We also like to review products from a sustainability point of view. It was pleasing to see that this kimchi is packaged in a jar and lid that is widely recycled, with little plastic. If you didn’t want to recycle it, you could always use the jar to store dried goods like nuts and seeds, once you finish the kimchi.
Overall, this is a great product. Although it’s not very spicy, it’s great that it’s available widely in supermarkets (Tesco, Sainsbury’s and Asda to name a few) and it works great when cooking with it.
What to cook with kimchi
We absolutely love kimchi pancakes, stir fries and stews. We made all of these in the past and would recommend giving them a go.
While this kimchi isn’t the spiciest kimchi we’ve ever tried, it works really well in cooking. Try it in our kimchi fried rice to see what we mean!
This is our kimchi stew, it’s not yet on our website, but we’ll add it soon if you’d like to try it.
Q & A with a leading dietician
Its health benefits have been researched and studied at length over the years, with several sources highlighting the health benefits Kimchi has to offer:
Kimchi Health Benefits with expert dietician with Priya Tew
Priya Tew is an award winning dietician who has appeared on many well-known TV programmes, like Eat Well For Less, and Channel 4’s Dispatches: The Truth About Vegans.
Our friends at K-Foodfan, who has sponsored this article, sent our questions to Priya so that we could get an expert’s opinion on the benefits of kimchi. This is what she said:
“Kimchi is a fermented food that provides the body with vitamins A and C (antioxidants that can help fight disease), B vitamins for energy release and fibre. It is a great way to add some extra vegetables into your diet.”
“A balanced meal should contain protein, fruit/vegetables and carbohydrates. So you could add kimchi to a tofu and vegetable stir fry, served with brown rice.”
“Yes this can be a side effect but it will improve as your body gets used to you eating kimchi. The healthy bacteria get to work in your gut and as they ferment they release gases and by-products that can leave you feeling bloated. Start with 1 tbsp kimchi and then build up your tolerance.”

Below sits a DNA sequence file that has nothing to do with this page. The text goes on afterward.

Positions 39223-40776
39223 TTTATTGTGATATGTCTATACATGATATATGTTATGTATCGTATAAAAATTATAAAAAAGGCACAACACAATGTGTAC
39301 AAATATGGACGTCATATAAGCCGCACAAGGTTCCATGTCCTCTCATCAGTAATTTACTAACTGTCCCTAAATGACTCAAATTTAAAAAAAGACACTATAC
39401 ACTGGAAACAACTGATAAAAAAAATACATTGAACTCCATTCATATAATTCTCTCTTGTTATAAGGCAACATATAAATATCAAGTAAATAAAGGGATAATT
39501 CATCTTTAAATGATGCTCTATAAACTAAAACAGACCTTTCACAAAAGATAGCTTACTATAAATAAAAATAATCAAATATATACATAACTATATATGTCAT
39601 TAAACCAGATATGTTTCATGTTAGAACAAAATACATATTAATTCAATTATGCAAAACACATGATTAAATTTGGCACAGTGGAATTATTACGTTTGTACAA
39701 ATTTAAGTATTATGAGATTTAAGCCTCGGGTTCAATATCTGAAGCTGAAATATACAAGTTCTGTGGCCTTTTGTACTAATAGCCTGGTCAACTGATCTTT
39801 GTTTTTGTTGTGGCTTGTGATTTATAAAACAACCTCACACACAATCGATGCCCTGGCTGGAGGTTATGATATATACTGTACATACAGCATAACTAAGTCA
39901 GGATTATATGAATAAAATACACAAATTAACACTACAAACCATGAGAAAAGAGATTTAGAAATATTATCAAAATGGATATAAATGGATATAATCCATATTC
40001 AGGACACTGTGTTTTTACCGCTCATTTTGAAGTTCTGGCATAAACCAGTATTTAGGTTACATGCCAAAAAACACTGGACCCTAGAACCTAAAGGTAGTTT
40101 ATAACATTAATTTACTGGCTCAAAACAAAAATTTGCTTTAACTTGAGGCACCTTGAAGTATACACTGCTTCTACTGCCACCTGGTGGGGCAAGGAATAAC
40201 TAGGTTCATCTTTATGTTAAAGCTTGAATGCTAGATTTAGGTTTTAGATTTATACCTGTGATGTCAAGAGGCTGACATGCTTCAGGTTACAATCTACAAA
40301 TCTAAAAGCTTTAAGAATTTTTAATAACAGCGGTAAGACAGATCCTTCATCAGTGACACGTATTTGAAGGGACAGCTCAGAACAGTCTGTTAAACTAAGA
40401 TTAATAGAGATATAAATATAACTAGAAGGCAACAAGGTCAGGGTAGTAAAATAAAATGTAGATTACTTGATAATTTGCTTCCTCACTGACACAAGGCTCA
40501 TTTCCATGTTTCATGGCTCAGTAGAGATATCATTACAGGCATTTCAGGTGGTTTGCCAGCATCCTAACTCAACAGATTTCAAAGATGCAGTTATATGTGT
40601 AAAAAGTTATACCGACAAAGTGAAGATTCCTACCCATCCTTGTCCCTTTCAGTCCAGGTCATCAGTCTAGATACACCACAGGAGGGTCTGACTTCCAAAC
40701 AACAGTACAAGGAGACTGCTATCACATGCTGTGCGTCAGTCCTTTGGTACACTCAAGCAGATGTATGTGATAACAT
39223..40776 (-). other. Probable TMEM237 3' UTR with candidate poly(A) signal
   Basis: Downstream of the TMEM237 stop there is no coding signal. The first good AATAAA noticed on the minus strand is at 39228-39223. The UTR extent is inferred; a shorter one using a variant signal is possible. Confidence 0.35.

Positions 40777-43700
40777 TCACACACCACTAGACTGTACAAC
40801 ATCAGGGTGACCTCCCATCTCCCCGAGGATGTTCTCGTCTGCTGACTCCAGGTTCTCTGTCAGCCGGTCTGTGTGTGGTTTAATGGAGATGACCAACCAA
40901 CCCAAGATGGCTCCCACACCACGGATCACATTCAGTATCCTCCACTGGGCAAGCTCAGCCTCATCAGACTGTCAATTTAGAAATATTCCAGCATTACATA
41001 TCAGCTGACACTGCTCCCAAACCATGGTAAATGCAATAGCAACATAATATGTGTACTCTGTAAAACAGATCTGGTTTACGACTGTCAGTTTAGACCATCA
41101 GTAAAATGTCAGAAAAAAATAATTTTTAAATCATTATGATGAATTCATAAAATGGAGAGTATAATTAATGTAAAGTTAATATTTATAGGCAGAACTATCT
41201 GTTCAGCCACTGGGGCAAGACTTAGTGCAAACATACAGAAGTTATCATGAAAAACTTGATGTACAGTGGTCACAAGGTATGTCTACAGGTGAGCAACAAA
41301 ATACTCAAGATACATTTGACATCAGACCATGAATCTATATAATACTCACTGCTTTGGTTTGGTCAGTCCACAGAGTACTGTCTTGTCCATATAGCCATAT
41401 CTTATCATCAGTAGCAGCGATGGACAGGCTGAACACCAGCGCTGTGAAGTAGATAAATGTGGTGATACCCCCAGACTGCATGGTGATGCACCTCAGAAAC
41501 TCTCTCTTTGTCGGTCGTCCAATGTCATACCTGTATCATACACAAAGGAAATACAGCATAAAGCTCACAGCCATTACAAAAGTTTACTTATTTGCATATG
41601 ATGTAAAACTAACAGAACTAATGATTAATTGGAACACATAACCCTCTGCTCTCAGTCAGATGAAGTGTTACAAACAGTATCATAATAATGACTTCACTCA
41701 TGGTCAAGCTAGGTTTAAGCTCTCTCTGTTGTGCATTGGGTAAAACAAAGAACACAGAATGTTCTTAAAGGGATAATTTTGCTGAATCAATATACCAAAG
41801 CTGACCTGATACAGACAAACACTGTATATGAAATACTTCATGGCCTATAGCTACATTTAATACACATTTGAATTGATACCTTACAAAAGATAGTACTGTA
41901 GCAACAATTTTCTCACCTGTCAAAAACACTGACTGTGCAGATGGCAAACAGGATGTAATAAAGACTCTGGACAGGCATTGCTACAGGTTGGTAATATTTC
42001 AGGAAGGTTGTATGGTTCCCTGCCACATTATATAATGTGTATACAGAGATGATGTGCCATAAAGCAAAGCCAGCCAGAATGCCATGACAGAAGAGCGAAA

“There can be different bacteria in the different types of kimchi. Some of the shop bought versions will have specific strains of bacteria added in that are known to be beneficial. Both can be good to eat!”
“There is no evidence to show this.”
In addition to this expert information, there have been some interesting studies published that further supports the health benefits of kimchi:
1. Immunity boosting: Publication: Scientific Reports (01.2017)
Live probiotics and lactic acid from kimchi can help improve immunity and produces vitamin B. Vitamin B is helpful for fatigue recovery.
2. Antioxidant: Publication: LWT 128 (06.2020)
The veg and flavourings in kimchi can act as antioxidants. Especially well fermented and matured kimchi. These have a higher antioxidant property.
3. Prevention of constipation, enteritis: Publication: Foods 9(2), 181(02.2020)
There’s dietary fibre in kimchi that can relieve constipation.
4. Prevent cholesterol and hardening of the arteries: Publication: LWT 116 (12.2019)
When eaten, kimchi can increase good cholesterol and reduce bad cholesterol, improving blood flow.
Kimchi can be found in most major UK retailers including Asda, Sainsbury’s, Tesco and Morrisons, as well as many Asian supermarkets.
To discover more about kimchi’s status as a probiotic powerhouse that’s rich in vitamins A, B1 and B2, as well as calcium and iron, head to K-food Fan.
Pin this article for later, for all your kimchi needs!